Kironyo,Wanjiku. BORN TO BE UNSTOPPABLE: My Kenyan Story, Global Journey and Life’s Legacy.
2016. Fifty-fifty Ld. Nairobi, Kenya. ISBN: 978-9966-097-28-6
Review and author photo by Theresa Wolfwood
- Photo: Wanjiku on right in Muthare Valley, Nairobi
“It is how we embrace the uncertainty in our lives that leads to the great transformation of our souls.” Brandon A. The opening quote in this book
Wanjiku was born into uncertain, dark times to farmers in Kenya at the time of major resistance to Britain, the colonial power that ruled the lives of Kenyans before the country won independence in 1963.
Hard as life was in those turbulent times, Wanjiku had the love and confidence of a family, parents, grandmother, who believed she could accomplish whatever she set out to do. That confidence made Wanjiku ‘unstoppable’, no obstacles were too great to overcome.
From her village and early schooling she went to the USA on a scholarship and studied social science.
She returned to Kenya, first as a university lecturer, determined to work to overcome poverty anf oppression, particularly of women, and to create opportunities and hope for slum-dwellers.
I first met Wanjiku in Nairobi and she showed me the many projects of the organization she founded: The Maji Mazuri Centre.
She took me to meet women who had learned new skills to operate their own businesses, train as teachers and community workers. I also saw the teenage drama group she initiated so young people could perform their own plays about their lives and social issues that affected their lives. Many of these young people went on to university and jobs in media and development.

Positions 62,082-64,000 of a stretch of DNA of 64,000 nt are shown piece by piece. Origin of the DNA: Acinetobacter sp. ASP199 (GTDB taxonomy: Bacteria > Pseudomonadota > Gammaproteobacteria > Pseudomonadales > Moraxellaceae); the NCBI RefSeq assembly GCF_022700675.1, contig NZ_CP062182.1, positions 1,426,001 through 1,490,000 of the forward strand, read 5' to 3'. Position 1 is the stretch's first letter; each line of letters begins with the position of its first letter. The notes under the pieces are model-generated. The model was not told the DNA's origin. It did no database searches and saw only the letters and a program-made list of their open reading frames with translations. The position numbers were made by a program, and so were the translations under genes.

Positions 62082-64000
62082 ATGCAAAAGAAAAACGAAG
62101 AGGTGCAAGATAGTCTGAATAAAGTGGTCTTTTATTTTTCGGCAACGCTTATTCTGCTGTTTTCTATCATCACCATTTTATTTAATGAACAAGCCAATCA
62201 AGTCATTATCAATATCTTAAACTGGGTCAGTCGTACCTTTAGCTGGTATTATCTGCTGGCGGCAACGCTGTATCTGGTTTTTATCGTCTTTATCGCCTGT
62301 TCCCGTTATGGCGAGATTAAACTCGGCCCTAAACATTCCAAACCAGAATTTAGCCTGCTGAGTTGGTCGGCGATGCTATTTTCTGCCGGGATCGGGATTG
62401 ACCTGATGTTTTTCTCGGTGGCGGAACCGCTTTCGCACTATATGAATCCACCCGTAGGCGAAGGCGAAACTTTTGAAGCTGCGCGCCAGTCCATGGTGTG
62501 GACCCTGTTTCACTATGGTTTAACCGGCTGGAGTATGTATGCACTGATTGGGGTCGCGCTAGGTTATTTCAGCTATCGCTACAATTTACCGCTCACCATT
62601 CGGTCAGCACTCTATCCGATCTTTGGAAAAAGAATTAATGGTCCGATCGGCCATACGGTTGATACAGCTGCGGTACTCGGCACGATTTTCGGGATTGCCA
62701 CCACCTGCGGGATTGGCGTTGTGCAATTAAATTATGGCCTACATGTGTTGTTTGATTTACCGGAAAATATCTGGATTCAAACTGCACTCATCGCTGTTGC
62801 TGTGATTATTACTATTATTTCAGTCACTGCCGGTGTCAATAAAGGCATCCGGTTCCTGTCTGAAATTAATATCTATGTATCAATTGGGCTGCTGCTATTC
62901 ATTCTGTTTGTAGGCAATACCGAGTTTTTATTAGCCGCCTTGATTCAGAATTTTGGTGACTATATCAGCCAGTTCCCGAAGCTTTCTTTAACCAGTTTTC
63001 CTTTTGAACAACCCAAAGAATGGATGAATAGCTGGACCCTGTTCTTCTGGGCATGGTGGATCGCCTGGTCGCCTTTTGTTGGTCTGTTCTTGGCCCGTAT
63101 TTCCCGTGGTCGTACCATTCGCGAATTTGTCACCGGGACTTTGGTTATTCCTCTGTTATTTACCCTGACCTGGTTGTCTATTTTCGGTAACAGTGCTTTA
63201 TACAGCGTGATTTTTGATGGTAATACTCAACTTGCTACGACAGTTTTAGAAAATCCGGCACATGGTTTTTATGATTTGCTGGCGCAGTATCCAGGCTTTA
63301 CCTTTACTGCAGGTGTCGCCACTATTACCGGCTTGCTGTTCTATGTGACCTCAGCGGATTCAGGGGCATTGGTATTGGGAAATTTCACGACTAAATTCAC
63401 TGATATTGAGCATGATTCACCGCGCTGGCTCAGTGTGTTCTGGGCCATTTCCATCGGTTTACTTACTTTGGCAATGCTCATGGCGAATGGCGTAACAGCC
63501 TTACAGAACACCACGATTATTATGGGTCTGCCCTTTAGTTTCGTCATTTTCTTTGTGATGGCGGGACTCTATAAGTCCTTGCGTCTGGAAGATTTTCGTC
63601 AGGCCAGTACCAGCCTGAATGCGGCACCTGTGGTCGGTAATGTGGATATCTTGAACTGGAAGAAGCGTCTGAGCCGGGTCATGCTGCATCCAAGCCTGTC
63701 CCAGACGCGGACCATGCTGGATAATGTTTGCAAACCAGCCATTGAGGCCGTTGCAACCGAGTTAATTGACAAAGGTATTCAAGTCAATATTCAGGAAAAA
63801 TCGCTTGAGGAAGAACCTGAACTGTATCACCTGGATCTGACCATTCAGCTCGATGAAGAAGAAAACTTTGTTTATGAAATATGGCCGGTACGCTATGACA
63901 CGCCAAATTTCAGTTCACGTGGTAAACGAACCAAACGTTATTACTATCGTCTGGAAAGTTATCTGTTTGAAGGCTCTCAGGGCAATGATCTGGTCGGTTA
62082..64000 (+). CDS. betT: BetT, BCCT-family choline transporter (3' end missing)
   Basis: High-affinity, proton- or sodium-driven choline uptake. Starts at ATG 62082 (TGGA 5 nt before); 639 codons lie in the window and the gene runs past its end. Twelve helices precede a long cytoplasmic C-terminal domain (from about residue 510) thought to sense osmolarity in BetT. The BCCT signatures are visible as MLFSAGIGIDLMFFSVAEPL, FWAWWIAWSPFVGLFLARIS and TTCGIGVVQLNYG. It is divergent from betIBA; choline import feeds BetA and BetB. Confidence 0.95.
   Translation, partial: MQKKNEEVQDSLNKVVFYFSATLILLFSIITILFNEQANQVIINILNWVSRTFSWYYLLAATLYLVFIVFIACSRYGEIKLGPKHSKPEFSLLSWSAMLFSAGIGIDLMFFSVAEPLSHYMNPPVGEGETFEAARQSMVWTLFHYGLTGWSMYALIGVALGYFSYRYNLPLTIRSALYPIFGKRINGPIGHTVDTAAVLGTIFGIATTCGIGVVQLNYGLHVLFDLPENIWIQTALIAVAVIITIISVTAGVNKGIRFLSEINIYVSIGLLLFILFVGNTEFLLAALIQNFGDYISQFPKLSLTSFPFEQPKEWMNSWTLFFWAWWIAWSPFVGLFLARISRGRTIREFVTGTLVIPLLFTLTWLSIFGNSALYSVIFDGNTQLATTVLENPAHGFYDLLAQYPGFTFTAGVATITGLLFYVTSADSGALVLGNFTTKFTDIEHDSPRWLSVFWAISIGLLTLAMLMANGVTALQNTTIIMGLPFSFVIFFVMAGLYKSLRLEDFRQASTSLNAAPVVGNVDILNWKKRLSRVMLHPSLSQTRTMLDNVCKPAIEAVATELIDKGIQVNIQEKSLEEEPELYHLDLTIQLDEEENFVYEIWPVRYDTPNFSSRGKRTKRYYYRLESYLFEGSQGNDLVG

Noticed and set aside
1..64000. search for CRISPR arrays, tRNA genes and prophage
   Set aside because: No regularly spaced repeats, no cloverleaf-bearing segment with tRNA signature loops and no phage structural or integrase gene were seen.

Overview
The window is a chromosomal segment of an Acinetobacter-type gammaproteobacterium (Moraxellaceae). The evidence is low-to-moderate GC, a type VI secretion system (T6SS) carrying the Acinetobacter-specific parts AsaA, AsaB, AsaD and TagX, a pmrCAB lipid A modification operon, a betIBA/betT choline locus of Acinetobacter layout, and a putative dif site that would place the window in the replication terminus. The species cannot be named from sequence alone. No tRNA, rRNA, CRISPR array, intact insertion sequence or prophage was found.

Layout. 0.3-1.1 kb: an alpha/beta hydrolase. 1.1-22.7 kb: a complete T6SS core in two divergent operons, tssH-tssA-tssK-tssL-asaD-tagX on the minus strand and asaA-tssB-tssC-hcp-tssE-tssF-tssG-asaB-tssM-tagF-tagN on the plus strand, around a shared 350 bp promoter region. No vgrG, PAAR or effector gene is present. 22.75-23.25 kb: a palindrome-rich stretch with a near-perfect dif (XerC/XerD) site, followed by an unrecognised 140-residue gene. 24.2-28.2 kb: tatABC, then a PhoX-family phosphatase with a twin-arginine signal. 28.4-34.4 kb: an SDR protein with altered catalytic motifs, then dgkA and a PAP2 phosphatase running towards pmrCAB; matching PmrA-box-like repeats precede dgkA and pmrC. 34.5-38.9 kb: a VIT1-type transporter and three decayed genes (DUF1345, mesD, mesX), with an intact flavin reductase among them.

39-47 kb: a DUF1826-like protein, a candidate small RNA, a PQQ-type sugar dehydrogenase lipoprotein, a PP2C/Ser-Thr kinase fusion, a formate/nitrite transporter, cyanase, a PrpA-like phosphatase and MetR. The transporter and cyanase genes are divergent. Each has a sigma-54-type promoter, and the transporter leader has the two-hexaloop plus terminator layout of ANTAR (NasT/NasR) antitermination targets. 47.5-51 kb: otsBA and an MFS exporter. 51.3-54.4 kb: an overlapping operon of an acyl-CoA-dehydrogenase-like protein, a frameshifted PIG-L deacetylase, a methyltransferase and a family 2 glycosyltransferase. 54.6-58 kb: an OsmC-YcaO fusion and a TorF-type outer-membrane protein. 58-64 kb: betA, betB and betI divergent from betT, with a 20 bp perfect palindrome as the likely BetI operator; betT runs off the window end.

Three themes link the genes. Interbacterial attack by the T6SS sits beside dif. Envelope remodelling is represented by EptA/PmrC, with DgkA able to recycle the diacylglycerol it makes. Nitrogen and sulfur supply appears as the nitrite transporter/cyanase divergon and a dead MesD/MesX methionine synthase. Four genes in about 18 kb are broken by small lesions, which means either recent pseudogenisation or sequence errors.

Most touching was her orphanage for handicapped children, many of whom were unwanted and abandoned on her doorstep. After a tragic fire where children locked in the home perished, Wanjiku faced the painful awareness that disabled children were stigmatized and many people believe that have no place in society. Wanjiku believes that ta life without love is worse than a life of material poverty. Over the years she has taken in many children, giving them security, love mad and education suitable for whatever condition they have.
On later visits I met teachers who had been children in the orphanage, others who went on to university and professional life, some enduring the operations she organized so they could gain mobility and health. She has founded two schools in the countryside, one a boarding school where children form the slums gat out of that toxic and dangerous environment and flourish in the safety of a school staffed by caring teachers.
The list of Wanjiku’s accomplishments is seemingly endless- computer classes and libraries for slum children, quality daycare so mothers can train and work, women’s refuge from domestic violence, composting projects for addicted youth. She also started programs to help girls with education and save them from the circumciser’s blade while creating self-esteem in the girls themselves. F or Wanjiku this is a major milestone in her accomplishments.
All this, as Wanjiku worked with people, never giving them aid, but asking of them to participate in change; she knew this was difficult for many from deprived lives as she admits that she, in comparison, has a privileged and secure life. But I remember Wanjiku saying, giving people things does not change anything. But working with them as all can rails their abilities does make change.
Wanjiku is an inspiration to all that meet her.
In her conclusion she writes, “I hope this book will be a testament to my life’s journey. That it will inspire one person to v\chase after his or her dreams, regardless of circumstance, believing that we have within us the strength to achieve anything we set our minds too. ”
I hope this book will have a wide readership and a lasting impression on all those who read it.
Maji Mazuri means ‘sweet water’ in Swahili: a name that speaks to the lives of so many that have partaken of this sweetness.
For more information on the many projects Wanjiku has initiated see: http://majimazuri.org/